Design Miami/’s newest curatorial director, Wava Carpenter, provides a preview of what to expect from this year’s viewings.
Wava Carpenter PHOTO BY KARLI EVANS
As Design Miami/ prepares for its return to Pride Park, the 17th edition of the fair takes on the theme of Human Kind while welcoming its newest curatorial director, Wava Carpenter. With a strong background in the organization of prestigious creative experiences, Carpenter has formerly served as the fair’s curatorial adviser and director of commissions, design and programming, as well as a curatorial fellow at New York’s Cooper-Hewitt museum. With over 35 gallery and curio exhibitions alongside an exciting lineup of partnerships and collaborations, we chat with the incoming director as she touches on the fair’s post-pandemic comeback, the approaching experience and what to anticipate from the 2021 lineup. Convention Center Drive & 19th Street, Miami Beach, designmiami.com
Zizipho Poswa, “Umthwalo uMamvulane” (2021), at Southern Guild PHOTO COURTESY OF: CHRISTOF VAN DER WALT AND SOUTHERN GUILD
This is the first Design Miami/ you’ve curated. What was that experience like?
This show has felt both new and familiar at the same time. When I was with Design Miami/ in the early years, we didn’t have curated themes— which is a wonderful addition. But it feels like a homecoming, as collaborating with designers, galleries and thought leaders on programming is what I used to do.
You were with Design Miami/ from 2006 to 2010. What made you want to come back?
I joined Design Miami/ at the start, when we were about to do our first show in Basel. I loved that feeling of building something of quality from the ground up. Now Design Miami/is in a stage of unprecedented growth, both online and IRL around the world. This is another moment of exciting creation.
Khaled El Mays, “Bar Cabinet” (2021), at House of Today PHOTO COURTESY OF: HOUSE OF TODAY
How do you think a year-plus of COVID-19 has shaped the 2021 fair?
The hardships brought on by the pandemic catalyzed a lot of plans that had been swirling around but not enacted, such as a more robust online business and expanded locations.
Tell me about this year’s theme for the fair, Human Kind, and how that particular theme came to be?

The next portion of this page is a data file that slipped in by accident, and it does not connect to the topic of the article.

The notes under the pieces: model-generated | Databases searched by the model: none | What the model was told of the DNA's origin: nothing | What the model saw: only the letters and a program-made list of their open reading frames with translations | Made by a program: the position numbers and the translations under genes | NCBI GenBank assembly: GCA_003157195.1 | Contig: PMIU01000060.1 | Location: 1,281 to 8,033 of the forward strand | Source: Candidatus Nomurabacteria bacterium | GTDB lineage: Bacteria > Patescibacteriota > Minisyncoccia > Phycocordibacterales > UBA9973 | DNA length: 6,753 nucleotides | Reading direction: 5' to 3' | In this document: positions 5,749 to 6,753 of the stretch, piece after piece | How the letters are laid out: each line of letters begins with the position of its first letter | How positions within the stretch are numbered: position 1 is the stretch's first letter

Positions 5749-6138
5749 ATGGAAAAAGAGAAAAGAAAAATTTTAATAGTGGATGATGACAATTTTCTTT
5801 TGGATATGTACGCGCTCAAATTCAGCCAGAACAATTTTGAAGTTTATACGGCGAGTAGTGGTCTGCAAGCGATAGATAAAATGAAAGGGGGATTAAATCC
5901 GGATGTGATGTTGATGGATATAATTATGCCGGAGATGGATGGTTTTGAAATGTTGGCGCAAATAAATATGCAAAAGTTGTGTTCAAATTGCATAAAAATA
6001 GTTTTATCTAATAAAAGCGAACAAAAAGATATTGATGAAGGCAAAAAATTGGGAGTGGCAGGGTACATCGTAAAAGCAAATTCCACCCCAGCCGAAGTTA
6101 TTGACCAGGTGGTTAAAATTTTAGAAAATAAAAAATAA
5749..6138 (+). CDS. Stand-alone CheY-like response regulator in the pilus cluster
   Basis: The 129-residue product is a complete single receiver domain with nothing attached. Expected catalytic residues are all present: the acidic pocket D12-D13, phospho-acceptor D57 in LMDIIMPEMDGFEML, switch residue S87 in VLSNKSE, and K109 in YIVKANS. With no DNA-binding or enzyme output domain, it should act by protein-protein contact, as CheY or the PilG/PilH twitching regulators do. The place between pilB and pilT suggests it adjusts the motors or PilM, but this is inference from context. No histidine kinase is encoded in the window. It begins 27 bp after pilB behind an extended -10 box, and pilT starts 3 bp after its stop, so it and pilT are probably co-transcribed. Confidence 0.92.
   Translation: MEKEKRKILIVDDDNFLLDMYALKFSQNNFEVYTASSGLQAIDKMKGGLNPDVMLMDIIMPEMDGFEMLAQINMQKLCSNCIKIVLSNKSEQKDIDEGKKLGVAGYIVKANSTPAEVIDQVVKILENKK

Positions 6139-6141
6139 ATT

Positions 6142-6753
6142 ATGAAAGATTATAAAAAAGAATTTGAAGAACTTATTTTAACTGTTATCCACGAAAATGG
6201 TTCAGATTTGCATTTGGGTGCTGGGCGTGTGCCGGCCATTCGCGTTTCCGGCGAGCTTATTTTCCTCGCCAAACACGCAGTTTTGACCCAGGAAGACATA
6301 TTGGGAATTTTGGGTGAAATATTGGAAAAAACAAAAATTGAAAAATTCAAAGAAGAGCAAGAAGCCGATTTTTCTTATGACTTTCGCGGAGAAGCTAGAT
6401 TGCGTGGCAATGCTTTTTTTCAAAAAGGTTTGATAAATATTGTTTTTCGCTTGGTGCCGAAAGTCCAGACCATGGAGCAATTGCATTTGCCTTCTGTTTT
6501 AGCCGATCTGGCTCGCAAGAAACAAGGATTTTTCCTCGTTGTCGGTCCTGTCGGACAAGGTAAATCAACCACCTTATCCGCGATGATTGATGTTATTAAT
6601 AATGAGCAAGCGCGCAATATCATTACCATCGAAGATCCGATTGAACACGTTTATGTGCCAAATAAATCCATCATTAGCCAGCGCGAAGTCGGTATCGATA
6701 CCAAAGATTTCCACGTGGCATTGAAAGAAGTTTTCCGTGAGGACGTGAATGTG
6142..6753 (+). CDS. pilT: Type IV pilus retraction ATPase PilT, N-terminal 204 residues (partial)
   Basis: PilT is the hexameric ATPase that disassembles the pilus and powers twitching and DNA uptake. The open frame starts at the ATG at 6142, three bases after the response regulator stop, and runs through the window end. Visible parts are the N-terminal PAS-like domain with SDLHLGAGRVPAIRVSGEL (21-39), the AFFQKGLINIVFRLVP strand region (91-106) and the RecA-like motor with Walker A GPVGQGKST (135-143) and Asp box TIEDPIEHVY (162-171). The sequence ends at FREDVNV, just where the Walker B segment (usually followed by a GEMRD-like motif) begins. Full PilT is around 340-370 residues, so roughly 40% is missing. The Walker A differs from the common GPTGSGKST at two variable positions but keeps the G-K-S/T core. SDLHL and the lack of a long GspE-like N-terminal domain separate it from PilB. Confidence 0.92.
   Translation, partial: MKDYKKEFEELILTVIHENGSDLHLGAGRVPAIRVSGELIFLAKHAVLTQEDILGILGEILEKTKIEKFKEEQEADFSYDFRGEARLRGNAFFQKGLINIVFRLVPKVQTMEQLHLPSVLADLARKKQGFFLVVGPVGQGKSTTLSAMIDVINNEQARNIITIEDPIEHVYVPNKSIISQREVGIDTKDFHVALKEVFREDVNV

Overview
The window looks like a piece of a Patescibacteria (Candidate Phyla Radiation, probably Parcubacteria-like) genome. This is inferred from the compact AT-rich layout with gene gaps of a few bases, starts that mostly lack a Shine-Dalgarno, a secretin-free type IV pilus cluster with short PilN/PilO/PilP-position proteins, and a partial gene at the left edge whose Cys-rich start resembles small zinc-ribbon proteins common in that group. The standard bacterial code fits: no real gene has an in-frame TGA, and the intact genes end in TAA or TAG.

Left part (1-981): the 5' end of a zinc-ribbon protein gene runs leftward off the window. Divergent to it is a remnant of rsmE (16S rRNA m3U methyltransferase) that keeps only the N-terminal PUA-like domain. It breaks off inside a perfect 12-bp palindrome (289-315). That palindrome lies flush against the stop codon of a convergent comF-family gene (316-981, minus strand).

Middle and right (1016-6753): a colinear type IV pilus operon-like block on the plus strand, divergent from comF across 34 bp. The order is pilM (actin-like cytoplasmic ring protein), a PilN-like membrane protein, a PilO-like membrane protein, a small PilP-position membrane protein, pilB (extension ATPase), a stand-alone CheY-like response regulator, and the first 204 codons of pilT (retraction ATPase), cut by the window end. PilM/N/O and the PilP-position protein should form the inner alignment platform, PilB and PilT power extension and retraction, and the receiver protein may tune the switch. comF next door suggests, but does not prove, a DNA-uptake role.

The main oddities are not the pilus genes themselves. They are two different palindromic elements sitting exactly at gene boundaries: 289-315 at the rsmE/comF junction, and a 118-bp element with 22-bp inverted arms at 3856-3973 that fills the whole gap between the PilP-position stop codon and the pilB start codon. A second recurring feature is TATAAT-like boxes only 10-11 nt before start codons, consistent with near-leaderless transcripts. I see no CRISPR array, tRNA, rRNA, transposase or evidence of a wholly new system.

Creating better, easier and more beautiful lives is the most natural and most urgent focus following the past few years—not only in the wake of the pandemic but also racial and gender reckonings, protests and climate injustice. The design world has responded in a big way through providing initiatives to raise funds and awareness, critiques of how we need to do things differently and a lot of self-reflection.
Ebitenyefa Baralaye, “Portrait III” (2021), at Friedman Benda. PHOTO COURTESY OF: FRIEDMAN BENDA AND EBITENYEFA BARALAYE
How do you define the two aesthetics of the moment, the fantastical and the primordial, which are explored in the fair?
A great deal of the hottest contemporary collectible design has an otherworldly quality which seems to find two aesthetic expressions. One is like something from a fairy tale—colorful, exuberant and delightful. The other is much more controlled and sedate, incorporating monolithic forms and very fine materials in natural hues. The feeling is like something from prehistory but sublimely beautiful. Though different, the two expressions offer an unambiguous escape from the everyday.
What is the ‘best of the best’ component of Design Miami/ 2021 all about?
The world is in flux now, and we don’t yet know the lasting effects. But so far, the market for extraordinary objects from 20th century design icons is as solid as I’ve ever seen in my career. Auction prices are soaring. Design Miami/ has a well-established history of working with this highly collectible material, and that’s not going to change.